Toronto, provincial programs will bring affordable internet to underserved residents

Published On February 23, 2021 | By Kelly Luke | News

The City of Toronto announced ConnectTO, an ambitious public internet plan, to help provide affordable internet access to underserved neighbourhoods. (Unsplash/Compare Fibre)

Toronto announced a program to improve access to affordable high-speed internet for Torontonians.

The ConnectTO program, announced on Feb. 5, will create a broadband network that utilizes existing city assets, such as infrastructure.

The program will help reduce any financial burden and connectivity issues for marginalized and underserved Toronto residents, according to the city’s plan.

The first phase will begin testing in late 2021 in select communities. These communities include the Jane Street and Finch Avenue area in North York, the Golden Mile in the Victoria Park and Eglinton Avenues area, Malvern, in east Scarborough. The second phase will launch in early 2022 and will extend city-wide.

Ontario Premier Doug Ford announced a provincial plan in November to invest $1 billion to improve access to broadband and cellular access in unserved communities province-wide.

The provincial plan is set to extend six years and will help the 1.4 million Ontario residents who still have yet to gain broadband or cellular access.

“By providing high-speed broadband to unserved and underserved communities, we will create good jobs, unlock new opportunities for businesses and people, and improve the quality of life for individuals and families,” Ford said.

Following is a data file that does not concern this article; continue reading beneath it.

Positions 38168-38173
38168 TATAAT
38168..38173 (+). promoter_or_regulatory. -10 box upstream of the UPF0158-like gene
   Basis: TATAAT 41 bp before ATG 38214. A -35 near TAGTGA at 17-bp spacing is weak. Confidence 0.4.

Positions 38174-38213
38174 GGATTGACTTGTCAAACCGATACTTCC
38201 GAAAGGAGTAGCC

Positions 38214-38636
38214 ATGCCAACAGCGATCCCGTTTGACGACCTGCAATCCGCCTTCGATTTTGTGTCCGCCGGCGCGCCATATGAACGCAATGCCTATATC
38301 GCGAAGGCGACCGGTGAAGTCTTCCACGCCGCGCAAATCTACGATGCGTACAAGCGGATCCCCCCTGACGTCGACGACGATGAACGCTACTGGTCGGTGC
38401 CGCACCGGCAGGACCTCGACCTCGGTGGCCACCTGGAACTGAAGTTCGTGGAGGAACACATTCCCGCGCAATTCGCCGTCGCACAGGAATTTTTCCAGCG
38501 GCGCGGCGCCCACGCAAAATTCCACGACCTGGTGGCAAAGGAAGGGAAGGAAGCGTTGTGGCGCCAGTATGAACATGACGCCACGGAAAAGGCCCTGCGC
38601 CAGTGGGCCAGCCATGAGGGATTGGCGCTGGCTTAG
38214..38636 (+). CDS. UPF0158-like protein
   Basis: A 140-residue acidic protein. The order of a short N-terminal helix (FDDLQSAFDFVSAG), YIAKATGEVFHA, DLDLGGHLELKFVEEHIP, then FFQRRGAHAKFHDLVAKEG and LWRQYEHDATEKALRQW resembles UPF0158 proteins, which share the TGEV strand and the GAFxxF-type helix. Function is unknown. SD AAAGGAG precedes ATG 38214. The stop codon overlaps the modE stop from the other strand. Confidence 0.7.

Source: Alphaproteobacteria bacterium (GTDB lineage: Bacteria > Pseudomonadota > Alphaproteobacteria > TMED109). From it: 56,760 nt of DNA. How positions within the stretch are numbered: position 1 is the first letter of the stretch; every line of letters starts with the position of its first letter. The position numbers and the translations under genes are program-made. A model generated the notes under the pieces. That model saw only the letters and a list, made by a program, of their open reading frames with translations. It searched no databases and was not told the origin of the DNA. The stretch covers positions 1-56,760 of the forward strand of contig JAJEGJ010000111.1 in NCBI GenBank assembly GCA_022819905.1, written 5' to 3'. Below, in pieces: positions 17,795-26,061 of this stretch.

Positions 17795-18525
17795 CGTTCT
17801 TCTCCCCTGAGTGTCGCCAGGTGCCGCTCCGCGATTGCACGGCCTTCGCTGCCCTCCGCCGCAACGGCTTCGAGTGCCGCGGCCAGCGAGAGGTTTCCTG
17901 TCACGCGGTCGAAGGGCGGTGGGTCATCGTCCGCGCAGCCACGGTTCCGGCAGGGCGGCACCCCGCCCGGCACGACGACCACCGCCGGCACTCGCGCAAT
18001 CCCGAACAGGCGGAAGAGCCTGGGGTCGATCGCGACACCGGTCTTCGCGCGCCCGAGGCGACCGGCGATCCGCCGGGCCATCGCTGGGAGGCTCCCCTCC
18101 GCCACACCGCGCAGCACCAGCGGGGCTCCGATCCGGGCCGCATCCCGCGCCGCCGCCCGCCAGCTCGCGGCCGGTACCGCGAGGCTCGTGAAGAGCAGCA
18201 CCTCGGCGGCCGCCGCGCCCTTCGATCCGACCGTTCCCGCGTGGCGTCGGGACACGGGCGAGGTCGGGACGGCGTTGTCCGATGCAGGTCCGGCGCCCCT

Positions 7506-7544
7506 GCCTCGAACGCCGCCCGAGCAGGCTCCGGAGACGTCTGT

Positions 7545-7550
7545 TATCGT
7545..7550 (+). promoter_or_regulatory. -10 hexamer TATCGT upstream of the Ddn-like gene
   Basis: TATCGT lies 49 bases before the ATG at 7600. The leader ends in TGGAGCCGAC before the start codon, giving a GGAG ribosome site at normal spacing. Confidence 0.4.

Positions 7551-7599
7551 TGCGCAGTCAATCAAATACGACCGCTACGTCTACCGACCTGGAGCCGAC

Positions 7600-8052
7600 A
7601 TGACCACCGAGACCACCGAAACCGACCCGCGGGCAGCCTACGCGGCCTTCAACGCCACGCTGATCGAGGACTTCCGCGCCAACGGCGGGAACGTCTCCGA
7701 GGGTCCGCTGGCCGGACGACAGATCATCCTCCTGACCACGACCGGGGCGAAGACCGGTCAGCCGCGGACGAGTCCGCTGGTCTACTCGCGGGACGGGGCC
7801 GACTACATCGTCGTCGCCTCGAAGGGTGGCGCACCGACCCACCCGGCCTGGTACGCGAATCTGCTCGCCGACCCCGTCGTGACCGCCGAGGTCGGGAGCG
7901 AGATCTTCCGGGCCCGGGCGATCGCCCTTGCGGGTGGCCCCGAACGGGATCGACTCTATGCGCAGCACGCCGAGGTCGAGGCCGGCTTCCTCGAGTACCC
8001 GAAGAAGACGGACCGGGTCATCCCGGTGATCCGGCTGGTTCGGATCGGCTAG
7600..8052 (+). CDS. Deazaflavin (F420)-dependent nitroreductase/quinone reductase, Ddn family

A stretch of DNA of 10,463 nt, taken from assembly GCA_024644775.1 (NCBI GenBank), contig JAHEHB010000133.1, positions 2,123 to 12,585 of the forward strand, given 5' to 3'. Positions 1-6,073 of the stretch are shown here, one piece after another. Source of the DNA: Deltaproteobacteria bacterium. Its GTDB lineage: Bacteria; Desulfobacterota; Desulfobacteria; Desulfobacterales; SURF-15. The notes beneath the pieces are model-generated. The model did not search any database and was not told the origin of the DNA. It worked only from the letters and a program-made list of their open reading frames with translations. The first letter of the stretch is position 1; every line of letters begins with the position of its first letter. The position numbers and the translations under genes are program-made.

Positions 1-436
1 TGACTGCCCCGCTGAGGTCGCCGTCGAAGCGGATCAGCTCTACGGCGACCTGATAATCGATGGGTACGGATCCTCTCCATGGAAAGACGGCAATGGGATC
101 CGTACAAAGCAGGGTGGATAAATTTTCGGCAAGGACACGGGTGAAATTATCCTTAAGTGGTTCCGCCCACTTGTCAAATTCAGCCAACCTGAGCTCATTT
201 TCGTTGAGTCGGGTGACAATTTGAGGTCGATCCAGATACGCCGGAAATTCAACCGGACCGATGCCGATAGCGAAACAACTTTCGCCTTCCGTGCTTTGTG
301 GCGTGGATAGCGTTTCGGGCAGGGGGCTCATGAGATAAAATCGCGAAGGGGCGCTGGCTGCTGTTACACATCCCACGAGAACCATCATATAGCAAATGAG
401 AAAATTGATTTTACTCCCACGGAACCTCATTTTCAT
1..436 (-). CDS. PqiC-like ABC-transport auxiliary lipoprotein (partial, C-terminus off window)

Izabella Bachmanek, an event planner for a Canadian national organization, is now hosting all of her organization’s events through online platforms due to restrictions placed on in-person gatherings throughout the COVID-19 pandemic.

“In general, the consensus seems to be that COVID accelerated the technology that the events industry was using over five to 10 years in a matter of a couple of months,” Bachmanek said.

Bachmanek’s organization provides professional development and networking services to its members working in the field of dietetics.

Internet connectivity issues have been a recurring issue for attendees,she said. A couple of speakers residing in rural northern Ontario delivered a pre-recorded presentation during a live virtual event for fear that their internet would cut out.

“Virtual events are here to stay,” Bachmanek said. “People who see now how you can reach people who may not have been able to attend your event because they couldn’t travel to it.”

Without these initiatives by local and provincial governments, a large population of people may not be able to take full advantage of a shift to online, virtual events.

In post-pandemic, virtual events will still be integral to the industry. Looking ahead to the fall, there is a push to host events that will incorporate both in-person and virtual meeting options,” Bachmanek said.

“There’s lots of value in meeting in-person and having live events, but now that we’ve seen what’s possible virtually. Everything’s going to be hybrid, hybrid or virtual,“ she said.

Accessible accommodations for attendees with disabilities is something Bachmanek would like to see progress within virtual event platforms.

For all attendees to have an equal opportunity to participate, she is hoping to be able to incorporate closed captions and other accessibility features in the near future.

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